Talk about something other than the kids. Ask questions like you did on your first couple dates; get to know each other in new and exciting ways. In other words, study your partner.

Talk openly and honestly about your relationship

Be honest with one another about your preferences, likes, and dislikes; this includes the sexual part of your relationship. Be honest about what your sexual likes and dislikes are. Do not take it personally if your spouse does not like something sexually; try to be open to feedback and trying something different. It takes time and effort to learn how to be a good lover—we are not born that way.

Serve together

Service to others is a wonderful thing. Get involved in a community event or an outreach event. Through serving we can get outside of ourselves. In my opinion, prayer and service can work as a wonderful cure for selfishness. We are all selfish at times, but we can do things to put others first. Ironically, when we start to put others first, we feel happier about our own lives.

Fight fair

This is important and its value can not be undermined. I have seen countless couples get stuck in the bickering game with no real solutions; it’s heartbreaking. Here are some articles on fighting fair.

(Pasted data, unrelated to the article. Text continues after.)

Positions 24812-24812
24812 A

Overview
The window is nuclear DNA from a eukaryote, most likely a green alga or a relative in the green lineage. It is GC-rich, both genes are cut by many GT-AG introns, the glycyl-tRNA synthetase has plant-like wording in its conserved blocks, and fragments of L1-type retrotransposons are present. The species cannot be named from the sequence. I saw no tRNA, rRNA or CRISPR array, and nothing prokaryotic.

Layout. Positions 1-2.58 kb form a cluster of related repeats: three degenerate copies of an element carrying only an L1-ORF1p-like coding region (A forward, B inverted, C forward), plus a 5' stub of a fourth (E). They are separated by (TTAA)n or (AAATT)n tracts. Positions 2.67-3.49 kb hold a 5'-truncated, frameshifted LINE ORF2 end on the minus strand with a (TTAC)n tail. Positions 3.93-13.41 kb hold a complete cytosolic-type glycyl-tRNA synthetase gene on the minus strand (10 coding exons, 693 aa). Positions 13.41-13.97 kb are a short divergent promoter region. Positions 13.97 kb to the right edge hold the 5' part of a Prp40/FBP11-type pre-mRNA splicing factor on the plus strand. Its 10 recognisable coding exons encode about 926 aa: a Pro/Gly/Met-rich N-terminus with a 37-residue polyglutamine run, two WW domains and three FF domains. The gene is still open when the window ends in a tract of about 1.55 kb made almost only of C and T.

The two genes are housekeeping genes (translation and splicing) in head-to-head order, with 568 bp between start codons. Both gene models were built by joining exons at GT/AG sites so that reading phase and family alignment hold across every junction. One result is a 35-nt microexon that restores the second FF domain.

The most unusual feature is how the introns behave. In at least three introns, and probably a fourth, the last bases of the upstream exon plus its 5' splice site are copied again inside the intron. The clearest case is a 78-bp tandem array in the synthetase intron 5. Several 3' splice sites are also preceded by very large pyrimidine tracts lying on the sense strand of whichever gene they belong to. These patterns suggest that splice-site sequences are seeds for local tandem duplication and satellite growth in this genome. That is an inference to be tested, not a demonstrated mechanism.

Fake it until you make it

Lastly, I would like to say this. The phrase, "Fake It Until You Make It" is true in relationships. Sometimes, we will NOT feel ANY love towards our partner and the thought of trying any of these tips may disgust us. However, when we attempt some of these behaviors in spite of our feelings, the feelings towards that other person often start to come back.

For more articles by Kelly Johnson, check out her blog.

Kelly Johnson is the founding therapist from Aurora, CO with the Colorado Center for Healing And Change. Kelly sees people for a wide variety of issues, but has a special passion for empowering people with a strong sense of self esteem and identity which results in healthier relationships and families.

Parent Category: Topics
Category: Relationships